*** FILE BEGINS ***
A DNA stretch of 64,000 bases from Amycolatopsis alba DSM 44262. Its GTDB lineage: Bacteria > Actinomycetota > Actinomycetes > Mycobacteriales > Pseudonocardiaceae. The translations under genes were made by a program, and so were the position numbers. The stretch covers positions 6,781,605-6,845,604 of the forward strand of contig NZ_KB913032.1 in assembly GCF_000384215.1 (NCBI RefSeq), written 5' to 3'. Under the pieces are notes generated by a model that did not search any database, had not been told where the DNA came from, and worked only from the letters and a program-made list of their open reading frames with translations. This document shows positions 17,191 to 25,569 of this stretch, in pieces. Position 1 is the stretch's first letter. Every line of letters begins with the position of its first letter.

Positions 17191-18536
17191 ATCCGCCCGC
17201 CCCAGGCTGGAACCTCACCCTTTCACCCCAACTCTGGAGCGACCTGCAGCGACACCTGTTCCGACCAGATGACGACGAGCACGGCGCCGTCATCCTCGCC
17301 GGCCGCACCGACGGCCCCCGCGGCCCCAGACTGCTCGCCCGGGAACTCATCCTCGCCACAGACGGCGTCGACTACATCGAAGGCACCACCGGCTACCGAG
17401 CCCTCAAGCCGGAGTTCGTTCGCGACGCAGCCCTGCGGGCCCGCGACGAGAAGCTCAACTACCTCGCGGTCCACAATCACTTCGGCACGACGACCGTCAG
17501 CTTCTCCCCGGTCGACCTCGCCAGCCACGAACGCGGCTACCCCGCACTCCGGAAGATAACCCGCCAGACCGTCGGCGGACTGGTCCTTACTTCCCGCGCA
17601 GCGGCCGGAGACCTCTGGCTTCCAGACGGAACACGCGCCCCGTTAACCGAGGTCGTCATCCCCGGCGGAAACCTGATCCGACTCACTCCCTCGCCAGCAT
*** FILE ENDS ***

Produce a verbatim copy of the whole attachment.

A DNA stretch of 64,000 bases from Amycolatopsis alba DSM 44262. Its GTDB lineage: Bacteria > Actinomycetota > Actinomycetes > Mycobacteriales > Pseudonocardiaceae. The translations under genes were made by a program, and so were the position numbers. The stretch covers positions 6,781,605-6,845,604 of the forward strand of contig NZ_KB913032.1 in assembly GCF_000384215.1 (NCBI RefSeq), written 5' to 3'. Under the pieces are notes generated by a model that did not search any database, had not been told where the DNA came from, and worked only from the letters and a program-made list of their open reading frames with translations. This document shows positions 17,191 to 25,569 of this stretch, in pieces. Position 1 is the stretch's first letter. Every line of letters begins with the position of its first letter.

Positions 17191-18536
17191 ATCCGCCCGC
17201 CCCAGGCTGGAACCTCACCCTTTCACCCCAACTCTGGAGCGACCTGCAGCGACACCTGTTCCGACCAGATGACGACGAGCACGGCGCCGTCATCCTCGCC
17301 GGCCGCACCGACGGCCCCCGCGGCCCCAGACTGCTCGCCCGGGAACTCATCCTCGCCACAGACGGCGTCGACTACATCGAAGGCACCACCGGCTACCGAG
17401 CCCTCAAGCCGGAGTTCGTTCGCGACGCAGCCCTGCGGGCCCGCGACGAGAAGCTCAACTACCTCGCGGTCCACAATCACTTCGGCACGACGACCGTCAG
17501 CTTCTCCCCGGTCGACCTCGCCAGCCACGAACGCGGCTACCCCGCACTCCGGAAGATAACCCGCCAGACCGTCGGCGGACTGGTCCTTACTTCCCGCGCA
17601 GCGGCCGGAGACCTCTGGCTTCCAGACGGAACACGCGCCCCGTTAACCGAGGTCGTCATCCCCGGCGGAAACCTGATCCGACTCACTCCCTCGCCAGCAT